Cablegate: Textile and Apparel Statistics and Competitiveness
DE RUEHKA #6328/01 2910829
ZNR UUUUU ZZH
R 180829Z OCT 06
FM AMEMBASSY DHAKA
TO RUEHC/SECSTATE WASHDC 2208
INFO RUEHLM/AMEMBASSY COLOMBO 7615
RUEHKT/AMEMBASSY KATHMANDU 8764
RUEHIL/AMEMBASSY ISLAMABAD 1325
RUEHNE/AMEMBASSY NEW DELHI 9414
RUCPDOC/USDOC WASHDC 1596
UNCLAS SECTION 01 OF 02 DHAKA 006328
STATE PASS USTR
E.O. 12958: N/A
TAGS: ETRD ECON KTEX BG
SUBJECT: TEXTILE AND APPAREL STATISTICS AND COMPETITIVENESS
REF: STATE 138090
1. Summary: The Bangladesh textile and ready-made garment
(RMG) industry has thrived following the end of quotas under
the multi-fiber arrangement. Although the industry benefits
from U.S. and EU restrictions on Chinese goods, other factors
including low labor costs, strong relations with major
European and US buyers and a reputation for better than
average social compliance have been more significant. The
industry continues to invest to remain competitive; however,
external factors, especially inadequate power, an
underdeveloped natural gas distribution network, an
inefficient port and systemic corruption continue to plague
the industry and will affect its competitiveness in the
medium term. End summary.
2. Post is pleased to provide the data requested in
paragraph 3 of reftel, together with information on the
sources and reliability of the data. All data is based on
the Bangladesh fiscal year, which runs from July 1 through
A) Total Industrial production in FY 2005 was USD 9.6 billion
and in FY 2006 was USD 10.3 billion.
B) Total textile production in FY 2005 was 3.0 billion meters
and in FY 2006 3.5 billion meters (no data is available based
on price). Total apparel production was USD 7.1 billion in
FY 2005 and USD 8.7 billion in FY 2006 (both estimated).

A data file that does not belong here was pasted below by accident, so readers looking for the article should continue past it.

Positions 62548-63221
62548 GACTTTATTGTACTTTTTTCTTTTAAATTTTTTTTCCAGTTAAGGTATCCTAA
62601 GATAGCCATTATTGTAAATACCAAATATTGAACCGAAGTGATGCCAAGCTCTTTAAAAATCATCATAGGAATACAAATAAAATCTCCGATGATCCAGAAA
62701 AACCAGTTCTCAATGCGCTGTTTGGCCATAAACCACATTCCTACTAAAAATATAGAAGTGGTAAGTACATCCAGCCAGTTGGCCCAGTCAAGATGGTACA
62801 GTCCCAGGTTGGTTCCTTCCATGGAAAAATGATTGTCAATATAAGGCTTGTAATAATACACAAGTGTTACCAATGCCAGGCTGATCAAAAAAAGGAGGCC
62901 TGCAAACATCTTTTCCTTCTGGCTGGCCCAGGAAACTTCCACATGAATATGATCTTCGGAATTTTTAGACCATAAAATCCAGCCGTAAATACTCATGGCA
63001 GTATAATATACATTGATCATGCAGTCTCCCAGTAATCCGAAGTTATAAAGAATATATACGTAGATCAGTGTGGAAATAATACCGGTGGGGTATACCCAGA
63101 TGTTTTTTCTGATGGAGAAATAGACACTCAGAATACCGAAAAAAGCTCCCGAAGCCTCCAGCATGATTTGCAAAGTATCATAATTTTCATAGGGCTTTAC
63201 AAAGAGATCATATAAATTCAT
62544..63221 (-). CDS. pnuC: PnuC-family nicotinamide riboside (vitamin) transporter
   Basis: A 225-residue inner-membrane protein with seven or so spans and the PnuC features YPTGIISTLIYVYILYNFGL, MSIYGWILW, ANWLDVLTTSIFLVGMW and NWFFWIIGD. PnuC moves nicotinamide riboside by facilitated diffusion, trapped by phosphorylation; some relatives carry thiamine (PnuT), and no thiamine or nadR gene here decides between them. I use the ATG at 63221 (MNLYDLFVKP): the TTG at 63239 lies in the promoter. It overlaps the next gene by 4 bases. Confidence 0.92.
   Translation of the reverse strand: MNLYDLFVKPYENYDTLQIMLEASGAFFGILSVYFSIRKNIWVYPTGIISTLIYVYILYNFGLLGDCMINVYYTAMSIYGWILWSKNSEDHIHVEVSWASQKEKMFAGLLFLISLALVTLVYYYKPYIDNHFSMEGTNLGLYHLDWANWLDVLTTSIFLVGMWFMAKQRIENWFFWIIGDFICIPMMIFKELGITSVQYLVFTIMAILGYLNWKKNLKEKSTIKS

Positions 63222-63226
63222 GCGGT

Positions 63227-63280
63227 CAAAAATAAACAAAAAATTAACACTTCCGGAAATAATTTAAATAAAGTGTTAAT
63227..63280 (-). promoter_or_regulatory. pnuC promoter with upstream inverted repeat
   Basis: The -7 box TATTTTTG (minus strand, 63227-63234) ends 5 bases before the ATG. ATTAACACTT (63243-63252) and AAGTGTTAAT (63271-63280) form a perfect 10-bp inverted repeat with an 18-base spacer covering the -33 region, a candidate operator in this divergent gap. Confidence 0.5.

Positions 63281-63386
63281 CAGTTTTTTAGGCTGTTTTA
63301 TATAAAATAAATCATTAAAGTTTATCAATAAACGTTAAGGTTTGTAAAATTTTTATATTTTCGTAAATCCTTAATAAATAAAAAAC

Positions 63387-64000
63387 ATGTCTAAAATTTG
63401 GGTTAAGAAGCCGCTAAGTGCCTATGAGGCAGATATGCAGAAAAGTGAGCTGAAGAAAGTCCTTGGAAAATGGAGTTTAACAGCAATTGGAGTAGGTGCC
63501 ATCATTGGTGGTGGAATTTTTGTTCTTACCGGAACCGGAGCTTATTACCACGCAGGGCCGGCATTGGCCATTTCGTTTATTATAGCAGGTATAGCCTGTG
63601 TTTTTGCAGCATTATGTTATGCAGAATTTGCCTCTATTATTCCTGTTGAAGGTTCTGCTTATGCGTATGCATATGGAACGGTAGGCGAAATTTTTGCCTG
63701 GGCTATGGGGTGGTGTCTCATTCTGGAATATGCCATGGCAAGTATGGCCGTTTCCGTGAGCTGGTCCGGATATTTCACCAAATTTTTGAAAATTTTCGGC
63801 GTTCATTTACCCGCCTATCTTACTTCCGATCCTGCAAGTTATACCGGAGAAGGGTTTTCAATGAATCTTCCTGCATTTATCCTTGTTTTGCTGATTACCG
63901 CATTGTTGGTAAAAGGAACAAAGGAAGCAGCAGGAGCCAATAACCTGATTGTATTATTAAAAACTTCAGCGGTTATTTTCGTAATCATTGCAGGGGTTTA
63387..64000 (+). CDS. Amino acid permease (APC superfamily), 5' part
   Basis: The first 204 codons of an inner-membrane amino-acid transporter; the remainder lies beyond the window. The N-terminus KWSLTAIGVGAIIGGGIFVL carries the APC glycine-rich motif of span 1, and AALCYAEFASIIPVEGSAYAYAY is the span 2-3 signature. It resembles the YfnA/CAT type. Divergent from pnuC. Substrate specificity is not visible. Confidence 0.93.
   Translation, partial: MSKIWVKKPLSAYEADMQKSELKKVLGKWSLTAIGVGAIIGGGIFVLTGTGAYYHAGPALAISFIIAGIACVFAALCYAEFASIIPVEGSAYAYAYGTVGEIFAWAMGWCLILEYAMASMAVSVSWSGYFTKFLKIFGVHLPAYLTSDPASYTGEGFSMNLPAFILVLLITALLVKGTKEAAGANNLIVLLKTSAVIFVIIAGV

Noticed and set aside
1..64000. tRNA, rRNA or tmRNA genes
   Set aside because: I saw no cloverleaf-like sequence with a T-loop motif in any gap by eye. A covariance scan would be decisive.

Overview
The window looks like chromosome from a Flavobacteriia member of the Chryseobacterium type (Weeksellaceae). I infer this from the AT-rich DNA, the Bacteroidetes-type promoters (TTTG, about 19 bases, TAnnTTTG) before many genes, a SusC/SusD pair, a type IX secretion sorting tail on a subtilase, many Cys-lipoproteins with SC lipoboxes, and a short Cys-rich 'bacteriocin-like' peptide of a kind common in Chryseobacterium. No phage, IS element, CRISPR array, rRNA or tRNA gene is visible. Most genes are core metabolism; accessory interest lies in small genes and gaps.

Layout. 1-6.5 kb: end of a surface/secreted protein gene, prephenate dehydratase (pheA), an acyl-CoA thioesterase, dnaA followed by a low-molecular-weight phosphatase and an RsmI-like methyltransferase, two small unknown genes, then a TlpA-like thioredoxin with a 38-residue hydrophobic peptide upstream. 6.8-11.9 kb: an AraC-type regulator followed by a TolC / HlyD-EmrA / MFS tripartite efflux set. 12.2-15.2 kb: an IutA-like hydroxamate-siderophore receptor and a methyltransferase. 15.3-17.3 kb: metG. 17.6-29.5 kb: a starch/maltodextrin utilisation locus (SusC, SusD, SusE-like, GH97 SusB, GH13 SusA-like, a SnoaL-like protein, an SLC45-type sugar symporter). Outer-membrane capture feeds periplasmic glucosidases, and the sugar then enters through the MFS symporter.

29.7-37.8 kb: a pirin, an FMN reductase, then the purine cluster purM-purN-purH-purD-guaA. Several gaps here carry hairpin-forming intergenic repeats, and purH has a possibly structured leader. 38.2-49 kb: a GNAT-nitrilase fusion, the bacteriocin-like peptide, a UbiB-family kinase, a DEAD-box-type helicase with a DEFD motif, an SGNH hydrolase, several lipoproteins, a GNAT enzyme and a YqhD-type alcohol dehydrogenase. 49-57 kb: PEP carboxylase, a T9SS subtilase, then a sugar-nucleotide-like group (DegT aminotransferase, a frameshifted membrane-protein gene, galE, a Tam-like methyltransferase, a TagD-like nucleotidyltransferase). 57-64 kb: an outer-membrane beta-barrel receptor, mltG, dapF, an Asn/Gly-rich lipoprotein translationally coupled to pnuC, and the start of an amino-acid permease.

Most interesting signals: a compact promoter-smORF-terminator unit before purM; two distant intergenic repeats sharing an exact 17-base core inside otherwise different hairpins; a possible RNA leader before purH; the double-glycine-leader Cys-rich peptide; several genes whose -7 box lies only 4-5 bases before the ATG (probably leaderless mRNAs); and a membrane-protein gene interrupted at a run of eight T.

C) Textile share could not be compared with the import and
export figures. Apparel production was 52% of total import
and 82% of total export in FY 2005 and 51% of total import
and 83% of the total export in FY 2006.
D) Total manufacturing employment was 5.5 million in FY 2005
and 6.0 million in FY 2006 (estimated).
E) Total textile employment is 500,000 and total apparel
employment is 3.0 million (estimated).
3. Data sourcing and reliability: Post collected information
from the three major industry associations -- Bangladesh
Textile Mills Association (BTMA), Bangladesh Garments
Manufactures and Exporters Association (BGMEA) and the
Bangladesh Knitwear Manufacturers and Exporters Association
(BKMEA) -- and from the Ministry of Finance, which includes
the customs service. Finding current and accurate data is
difficult in Bangladesh because of the unavailability of
timely official data, lack of coordination between different
agencies, lack of trained workforce in this area, and the
long processing time to organize the collect data. The
information provided is believed to be the best information
4. Bangladeshi RMG manufacturers are under continuing
pressure from buyers to reduce prices. The sizable increase
in both the volume and value of exports results from a
significant increase in the volume of exports, despite
decreasing price margins. Order volume is higher than in
previous years. There is significant new investment by both